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EDITIONS
 Friday, 28 September, 2001, 23:34 GMT 00:34 UK
Net closes on terror cash
Briefcase full of dollars
More countries have pledged their support to the international drive to choke off funding for alleged terrorist organisations in the wake of the atrocities in the United States.

The interests of corrupt people are too vast for all illegal transactions to be brought to the notice of judges

Swiss public prosecutor Bernard Bertossa

Italy, the Philippines and the United Arab Emirates are the latest governments to sign up to the US-led initiative.

The three countries have agreed to freeze the assets of 27 individuals and organizations named by the US authorities as being linked to Osama Bin Laden's al-Qaeda terror network.

The Saudi-born dissident remains the chief suspect for the 11 September attacks on Washington and New York.

The Paris-based Financial Action Task Force (FATF), backed by most industrialised nations, has also set a 30 September deadline for the Philipines to take legislative action to combat money laundering or face sanctions.

But Philippines president Gloria Macapagal Arroyo said she was satisfied with a draft bill on the issue, which is expected to be passed over the weekend.

Russia has also been told it must enact significant anti money-laundering legislation or face FATF counter measures.

Meanwhile, finance ministers from the Group of Seven (G7) countries have pledged tighter money laundering controls and more international co-operation in the fight against financial crime.

Experts have warned that it could take decades to unravel the terrorist's money trail - and only a tiny fraction of financial crime will ever be detected under current regulations.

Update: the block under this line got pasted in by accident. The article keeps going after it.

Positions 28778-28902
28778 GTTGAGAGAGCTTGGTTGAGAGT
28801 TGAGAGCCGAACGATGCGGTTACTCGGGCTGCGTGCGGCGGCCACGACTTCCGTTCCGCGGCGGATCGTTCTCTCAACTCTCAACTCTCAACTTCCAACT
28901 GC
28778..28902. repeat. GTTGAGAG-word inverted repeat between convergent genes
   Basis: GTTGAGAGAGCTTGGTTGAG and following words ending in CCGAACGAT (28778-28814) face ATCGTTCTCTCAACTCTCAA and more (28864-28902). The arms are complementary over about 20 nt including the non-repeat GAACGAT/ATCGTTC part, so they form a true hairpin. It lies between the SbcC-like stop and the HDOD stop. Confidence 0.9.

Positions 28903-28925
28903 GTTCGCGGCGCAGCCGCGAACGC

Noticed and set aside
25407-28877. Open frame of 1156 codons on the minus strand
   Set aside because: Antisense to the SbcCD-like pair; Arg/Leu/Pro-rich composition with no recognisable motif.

Working together

Here is a round-up of international efforts to cut off the flow of terrorist funds:

  • United States president George Bush freezes assets and bank accounts of 27 individuals and organisations with alleged links to Bin Laden's terror network
  • The European Union freezes 100m euros (61.9m) in assets suspected of belonging to the Taleban, as the European Commission reviews its system of blocking suspicious accounts
  • Australia freezes assets of the 27 organizations on the US blacklist
  • United Arab Emirates, Italy and the Philippines also adopt the US blacklist, while Philippines legislators rush through anti-money laundering legislation
  • Yugoslavia's parliament passes a bill to prevent money laundering by criminal organisations
  • The State Bank of Pakistan (SBP) issues a directive to all banks to freeze the accounts of the militant outfits Harkat-ul-Mujahadeen and Al-Rashid Trust, which were listed by the US as having links to Bin Laden
  • The Cook Islands, which has been linked with money laundering in the past, says it hopes to have a financial intelligence unit in place "soon"
  • In Switzerland, the Bank for International Settlements (BIS) says it is helping central banks and regulators cross-check lists of suspected terrorists